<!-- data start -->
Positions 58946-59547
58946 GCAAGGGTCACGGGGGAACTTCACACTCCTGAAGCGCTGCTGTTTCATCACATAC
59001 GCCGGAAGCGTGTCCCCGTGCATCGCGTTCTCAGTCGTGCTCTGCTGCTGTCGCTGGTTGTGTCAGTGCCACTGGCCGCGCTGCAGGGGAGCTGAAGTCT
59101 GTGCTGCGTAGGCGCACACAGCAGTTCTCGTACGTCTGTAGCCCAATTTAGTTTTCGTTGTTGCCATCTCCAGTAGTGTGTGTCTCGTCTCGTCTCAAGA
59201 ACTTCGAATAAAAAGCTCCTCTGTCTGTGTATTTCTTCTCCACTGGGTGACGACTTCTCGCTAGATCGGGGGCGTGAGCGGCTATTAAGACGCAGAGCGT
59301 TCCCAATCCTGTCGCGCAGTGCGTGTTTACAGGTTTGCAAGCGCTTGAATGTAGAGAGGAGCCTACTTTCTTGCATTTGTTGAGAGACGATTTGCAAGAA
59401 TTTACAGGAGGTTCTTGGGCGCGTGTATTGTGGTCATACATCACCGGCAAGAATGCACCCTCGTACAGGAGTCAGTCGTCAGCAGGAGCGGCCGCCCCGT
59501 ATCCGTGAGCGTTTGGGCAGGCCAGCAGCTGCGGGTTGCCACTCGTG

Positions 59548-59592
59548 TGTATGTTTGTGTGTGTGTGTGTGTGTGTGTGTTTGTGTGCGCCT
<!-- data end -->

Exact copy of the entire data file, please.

Positions 58946-59547
58946 GCAAGGGTCACGGGGGAACTTCACACTCCTGAAGCGCTGCTGTTTCATCACATAC
59001 GCCGGAAGCGTGTCCCCGTGCATCGCGTTCTCAGTCGTGCTCTGCTGCTGTCGCTGGTTGTGTCAGTGCCACTGGCCGCGCTGCAGGGGAGCTGAAGTCT
59101 GTGCTGCGTAGGCGCACACAGCAGTTCTCGTACGTCTGTAGCCCAATTTAGTTTTCGTTGTTGCCATCTCCAGTAGTGTGTGTCTCGTCTCGTCTCAAGA
59201 ACTTCGAATAAAAAGCTCCTCTGTCTGTGTATTTCTTCTCCACTGGGTGACGACTTCTCGCTAGATCGGGGGCGTGAGCGGCTATTAAGACGCAGAGCGT
59301 TCCCAATCCTGTCGCGCAGTGCGTGTTTACAGGTTTGCAAGCGCTTGAATGTAGAGAGGAGCCTACTTTCTTGCATTTGTTGAGAGACGATTTGCAAGAA
59401 TTTACAGGAGGTTCTTGGGCGCGTGTATTGTGGTCATACATCACCGGCAAGAATGCACCCTCGTACAGGAGTCAGTCGTCAGCAGGAGCGGCCGCCCCGT
59501 ATCCGTGAGCGTTTGGGCAGGCCAGCAGCTGCGGGTTGCCACTCGTG

Positions 59548-59592
59548 TGTATGTTTGTGTGTGTGTGTGTGTGTGTGTGTTTGTGTGCGCCT